Suspension during investigations and suspension as a form of disciplinary sanction has been a regular news feature over the last month. The news cycle has ranged from coverage of a school teacher being suspended during an investigation into them showing an image of the Prophet Mohammed during a religious studies lesson to a Tory politician facing suspension from Parliament after an independent panel found he sexually harassed a member of staff.
The question of whether or not to suspend an employee under investigation is always a difficult one for employers to grapple with and has only become more of a live topic in the wake of the impact of #MeToo. This decision is often taken in a high pressured and time sensitive environment at the outset of the investigation process, when the employer does not have all of the information available. However, it is a crucial decision and can have significant reputational consequences on those involved. This article addresses the key questions employers need to consider when determining whether to suspend an employee during an investigation process.
When is it appropriate to suspend whilst an investigation is ongoing?
The first question to consider is whether there is reasonable and proper cause to suspend the employee or whether it is a knee-jerk reaction. Suspension may be necessary where, for instance, the employee’s presence in the workplace is likely to prevent a fair investigation from being carried out because it is probable that they will try to influence witnesses or destroy evidence, or where it is deemed that the employee is a potential threat to other employees. If there is a sufficient reason for the employee to be removed from their current environment, are there any alternatives to suspension which would achieve the same goal? For example, the employee could be moved into a different role, department or area of the office or required to work from home whilst the investigation is ongoing. Given the reputational impact of suspension, it should only be used as a last resort. These decisions, including the consideration of alternatives and the reasons for rejecting them, will need to be clearly documented and explained to the employee in question.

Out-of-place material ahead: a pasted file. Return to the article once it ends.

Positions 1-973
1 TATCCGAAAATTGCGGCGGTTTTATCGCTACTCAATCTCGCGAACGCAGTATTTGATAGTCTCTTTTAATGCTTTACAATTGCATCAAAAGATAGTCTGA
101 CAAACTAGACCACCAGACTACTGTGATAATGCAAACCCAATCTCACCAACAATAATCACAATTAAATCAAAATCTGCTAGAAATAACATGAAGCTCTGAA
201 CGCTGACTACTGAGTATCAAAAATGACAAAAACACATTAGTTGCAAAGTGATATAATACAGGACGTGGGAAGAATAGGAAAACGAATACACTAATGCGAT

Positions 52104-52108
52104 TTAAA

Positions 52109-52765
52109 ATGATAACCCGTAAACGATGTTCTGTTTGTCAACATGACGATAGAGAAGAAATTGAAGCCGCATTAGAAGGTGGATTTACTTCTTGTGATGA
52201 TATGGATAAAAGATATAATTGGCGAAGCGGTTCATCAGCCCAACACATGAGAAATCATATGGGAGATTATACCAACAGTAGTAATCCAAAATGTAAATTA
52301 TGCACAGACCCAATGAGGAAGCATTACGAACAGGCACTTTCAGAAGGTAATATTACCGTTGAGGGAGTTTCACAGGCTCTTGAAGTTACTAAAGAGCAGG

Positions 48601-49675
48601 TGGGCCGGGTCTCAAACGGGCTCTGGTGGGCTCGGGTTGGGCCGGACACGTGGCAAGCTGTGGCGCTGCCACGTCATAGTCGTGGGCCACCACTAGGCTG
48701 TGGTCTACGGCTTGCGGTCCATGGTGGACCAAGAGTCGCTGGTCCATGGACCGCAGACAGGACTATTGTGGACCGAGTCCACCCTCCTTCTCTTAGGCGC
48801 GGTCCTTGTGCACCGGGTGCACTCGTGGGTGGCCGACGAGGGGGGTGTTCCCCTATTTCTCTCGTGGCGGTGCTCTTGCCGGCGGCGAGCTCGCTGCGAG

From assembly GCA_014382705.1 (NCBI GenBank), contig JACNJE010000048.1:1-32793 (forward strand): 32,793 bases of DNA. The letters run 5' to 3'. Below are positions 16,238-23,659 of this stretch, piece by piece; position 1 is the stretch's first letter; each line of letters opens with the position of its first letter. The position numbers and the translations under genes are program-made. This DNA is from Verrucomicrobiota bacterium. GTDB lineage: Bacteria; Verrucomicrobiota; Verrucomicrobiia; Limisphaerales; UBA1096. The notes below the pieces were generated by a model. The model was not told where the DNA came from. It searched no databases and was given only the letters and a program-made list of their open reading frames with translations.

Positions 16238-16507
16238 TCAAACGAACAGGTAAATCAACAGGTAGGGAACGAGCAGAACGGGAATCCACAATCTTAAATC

Ideally, the employee would have had a chance to input before the decision to suspend is taken and the employer will have gathered as much information as possible regarding the allegations. Whilst, of course, we appreciate that an employer cannot carry out a full investigation before making the decision to suspend, the employee or other key witnesses might be able to provide reassurance that an alternative to suspension is feasible or there is clear evidence which suggests that the allegations are unfounded, thereby changing the risk profile.
What are the key risks when suspending an employee during an ongoing investigation?
Whilst we would always recommend that it is clearly stated to the employee, preferably in writing, that the suspension is not considered to be disciplinary action, this does not remove the risk that the decision to suspend is criticised or becomes the subject of a claim by the suspended employee. Regardless of the reasons given within a workplace for the employee’s absence, suspension will inevitably damage the employee’s reputation and may impact the confidentiality of an investigation. Tribunals have made clear that suspension is not always “a neutral act”.